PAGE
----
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Monday, December 28, 2015

An artist has left our company

Sorry to hear of the inestimable Mr. Zieser's passing. For those of you who aren't familiar with the name, Steve Zieser was responsible for some of the most iconic work in the OSR, including almost all the illustrations for the revised Labyrinth Lord and Advanced Edition Companion books. He drew many pieces for Faster Monkey Games and was –above all– an incredibly decent human being. Steve fought a ten year battle against cancer and fought unbelievably well.

He will be missed, and not just his art.

Monday, December 14, 2015

RMA: Lich

Honestly, what other image would do?

Okay, the lich isn't exactly obscure,  nor is it a B/X monster. It does appear in the Rules Cyclopedia and the Advanced Edition Companion though, so close enough. It is also certainly an uncommon occurrence in most adventures, as they are one of the nastiest pieces of work out there.

Rather than a typical RMA where I go down through the stats and description (though I'll do some of that too), I'd like to look a bit more closely at what role the lich fulfills in a game.

Now, in terms of raw stats, the lich is quite respectable. That's not what a lich is all about, really. Let's get the numbers out of the way though, so we have them for ready reference.

Lich (from AEC)

No. Enc.: 1 (1)
Alignment: Neutral (evil)
Movement: 60' (20')
Armor Class: 0
Hit Dice: 12+
Attacks: 1 (cold touch)
Damage: 1d10 cold damage
Save: M18+
Morale: 9
Hoard Class: XXII

XP: 4,400

OK, so good AC & HD, nasty cold damage, undead abilities, crazy saves, etc. etc. But that's not what makes the lich so terrible. Reading on into the description:

A lich is an undead magic-user of at least 18th level (and possibly multi-classed) who has used its magical powers and a phylactery to unnaturally extend its life.

A minimum 18th-level spell caster where the GM can take time to plan their spells. That's scary! Still, read on:
Liches are only vulnerable to attack by creatures of 6 HD or more (or creatures of a magical nature), magical attack forms, and they are unaffected by non-magical weapons.
So only magic or big monsters can physically hurt them. Also scary, but not really the point. What else?
 In addition to having undead immunity to charm and sleep, liches are immune to the following spells or forms of damage: cold-based and electrical- based attacks, death spells, enfeeblement, polymorph, and any effects that cause insanity.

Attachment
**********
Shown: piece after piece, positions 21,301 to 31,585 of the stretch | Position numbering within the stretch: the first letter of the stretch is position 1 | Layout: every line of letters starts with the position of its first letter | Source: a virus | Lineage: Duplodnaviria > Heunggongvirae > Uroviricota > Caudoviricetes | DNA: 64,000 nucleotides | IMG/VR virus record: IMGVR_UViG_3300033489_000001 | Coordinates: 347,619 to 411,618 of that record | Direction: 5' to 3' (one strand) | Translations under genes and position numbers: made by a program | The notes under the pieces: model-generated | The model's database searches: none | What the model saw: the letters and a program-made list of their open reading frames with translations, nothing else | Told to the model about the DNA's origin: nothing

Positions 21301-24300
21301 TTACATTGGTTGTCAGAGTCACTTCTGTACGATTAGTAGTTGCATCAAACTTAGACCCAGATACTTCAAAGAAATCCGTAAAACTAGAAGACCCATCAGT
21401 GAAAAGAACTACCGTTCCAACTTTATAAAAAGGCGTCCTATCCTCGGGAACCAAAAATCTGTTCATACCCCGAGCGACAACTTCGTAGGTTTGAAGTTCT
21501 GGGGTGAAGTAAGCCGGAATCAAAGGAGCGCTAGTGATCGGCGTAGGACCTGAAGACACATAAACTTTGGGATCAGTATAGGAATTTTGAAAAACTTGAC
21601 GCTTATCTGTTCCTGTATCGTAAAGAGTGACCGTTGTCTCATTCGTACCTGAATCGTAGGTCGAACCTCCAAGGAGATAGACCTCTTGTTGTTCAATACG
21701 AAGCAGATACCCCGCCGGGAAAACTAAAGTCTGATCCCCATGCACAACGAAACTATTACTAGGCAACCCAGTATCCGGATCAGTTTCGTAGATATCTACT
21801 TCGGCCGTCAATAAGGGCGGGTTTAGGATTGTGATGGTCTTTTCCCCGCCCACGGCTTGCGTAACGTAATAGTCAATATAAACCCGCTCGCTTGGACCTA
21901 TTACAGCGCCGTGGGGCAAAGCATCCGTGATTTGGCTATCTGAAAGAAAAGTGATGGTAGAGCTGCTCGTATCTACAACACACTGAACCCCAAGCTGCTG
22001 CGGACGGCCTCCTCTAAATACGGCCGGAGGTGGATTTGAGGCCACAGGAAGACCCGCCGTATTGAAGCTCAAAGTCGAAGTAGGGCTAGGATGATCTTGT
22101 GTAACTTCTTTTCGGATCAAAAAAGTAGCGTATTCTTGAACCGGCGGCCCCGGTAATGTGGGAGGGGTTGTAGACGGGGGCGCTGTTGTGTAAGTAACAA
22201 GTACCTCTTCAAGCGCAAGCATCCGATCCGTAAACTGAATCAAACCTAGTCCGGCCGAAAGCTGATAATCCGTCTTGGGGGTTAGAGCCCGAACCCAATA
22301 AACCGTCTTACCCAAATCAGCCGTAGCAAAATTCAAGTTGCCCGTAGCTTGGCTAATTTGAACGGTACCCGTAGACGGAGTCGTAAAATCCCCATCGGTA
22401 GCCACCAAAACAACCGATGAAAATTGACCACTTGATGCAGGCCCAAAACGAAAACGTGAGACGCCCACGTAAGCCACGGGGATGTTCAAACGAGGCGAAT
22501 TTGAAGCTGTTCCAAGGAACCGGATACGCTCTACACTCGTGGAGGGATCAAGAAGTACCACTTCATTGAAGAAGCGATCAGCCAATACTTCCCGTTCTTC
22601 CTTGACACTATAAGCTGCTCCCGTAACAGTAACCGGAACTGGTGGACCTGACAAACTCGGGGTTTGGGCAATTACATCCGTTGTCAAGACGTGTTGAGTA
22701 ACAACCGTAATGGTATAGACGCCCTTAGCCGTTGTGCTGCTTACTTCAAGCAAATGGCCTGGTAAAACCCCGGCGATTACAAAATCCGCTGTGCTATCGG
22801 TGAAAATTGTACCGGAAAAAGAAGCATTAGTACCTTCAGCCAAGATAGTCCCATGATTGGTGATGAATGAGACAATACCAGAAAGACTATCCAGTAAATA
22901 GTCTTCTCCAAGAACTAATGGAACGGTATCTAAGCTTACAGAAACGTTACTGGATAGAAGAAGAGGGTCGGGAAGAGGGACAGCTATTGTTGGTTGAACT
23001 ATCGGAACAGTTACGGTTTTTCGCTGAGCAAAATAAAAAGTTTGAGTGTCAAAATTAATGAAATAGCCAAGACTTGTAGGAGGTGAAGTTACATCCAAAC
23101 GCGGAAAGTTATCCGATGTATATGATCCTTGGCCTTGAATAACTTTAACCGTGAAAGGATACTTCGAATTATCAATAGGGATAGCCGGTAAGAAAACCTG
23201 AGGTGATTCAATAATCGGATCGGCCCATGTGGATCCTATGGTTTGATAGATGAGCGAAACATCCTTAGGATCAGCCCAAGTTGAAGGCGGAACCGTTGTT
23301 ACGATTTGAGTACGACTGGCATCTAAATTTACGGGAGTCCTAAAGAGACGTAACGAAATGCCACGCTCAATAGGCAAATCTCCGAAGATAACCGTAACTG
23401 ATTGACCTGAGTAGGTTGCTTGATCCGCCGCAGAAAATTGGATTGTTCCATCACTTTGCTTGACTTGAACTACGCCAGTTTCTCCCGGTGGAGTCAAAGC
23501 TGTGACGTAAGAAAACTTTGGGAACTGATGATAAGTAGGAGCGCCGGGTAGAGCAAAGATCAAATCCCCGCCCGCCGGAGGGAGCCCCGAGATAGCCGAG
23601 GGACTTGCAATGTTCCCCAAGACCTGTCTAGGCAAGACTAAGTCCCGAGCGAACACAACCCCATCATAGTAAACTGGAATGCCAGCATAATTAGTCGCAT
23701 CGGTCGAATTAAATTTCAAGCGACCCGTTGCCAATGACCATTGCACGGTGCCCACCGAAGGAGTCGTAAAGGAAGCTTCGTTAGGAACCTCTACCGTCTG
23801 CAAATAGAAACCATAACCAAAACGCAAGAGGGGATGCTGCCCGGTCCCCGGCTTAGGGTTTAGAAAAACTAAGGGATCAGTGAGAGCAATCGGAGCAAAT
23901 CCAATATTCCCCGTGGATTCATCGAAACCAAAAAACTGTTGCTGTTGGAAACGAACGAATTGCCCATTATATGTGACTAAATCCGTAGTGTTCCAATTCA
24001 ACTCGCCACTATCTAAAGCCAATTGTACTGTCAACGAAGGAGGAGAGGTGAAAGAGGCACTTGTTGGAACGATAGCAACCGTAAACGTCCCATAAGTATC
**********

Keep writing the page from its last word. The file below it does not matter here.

Lots of immunities. Sounds like demons and devils. This thing is looking harder and harder to kill. But wait! There's more!
A lich may attack by spell, or with a cold touch attack that deals 1d10 hp damage. Victims must also save versus paralyze or become paralyzed permanently, unless magically cured. Finally, all beings with 4 or fewer HD that see a lich will be affected with fear, and no saving throw is permitted.
Yup. Permanent paralysis and a no-save fear effect. All this and a few other odds and ends (depending upon which version you are using) adds up to a formidable, but not unstoppable, opponent. So why so scary? Well, a few things.

First of all, the lich –like dragons or senior demons– are not random encounter fodder. Not only should they be planned encounters, they are often the keystone of entire campaigns! To quote the Rules Cyclopedia entry:

Liches are master villains, coordinating armies and spy-networks made up the undead. Each one has its own goal: One may want to achieve true Immortality, one may serve an evil Immortal of Entropy, one may wish to transform the entire world into a horrid playground for the undead. Each lich in a campaign should have its own name, style, and motivation.

 In other words, think about it a bit before placing one of these things in your world. What does it want? What steps has it taken thus far? What precautions has it taken?

Precaution-wise, liches are likely to have whole legions of minions –undead or otherwise. Not to mention fortifications, hidden lairs, magical wards, etc. Plus, while it's not actually stated overtly in the rules, the implication is that the phylactery is necessary to keep existing in its undead state and if it were destroyed, the lich would die too. If the phylactery endures, the lich may return even if it's body is "killed."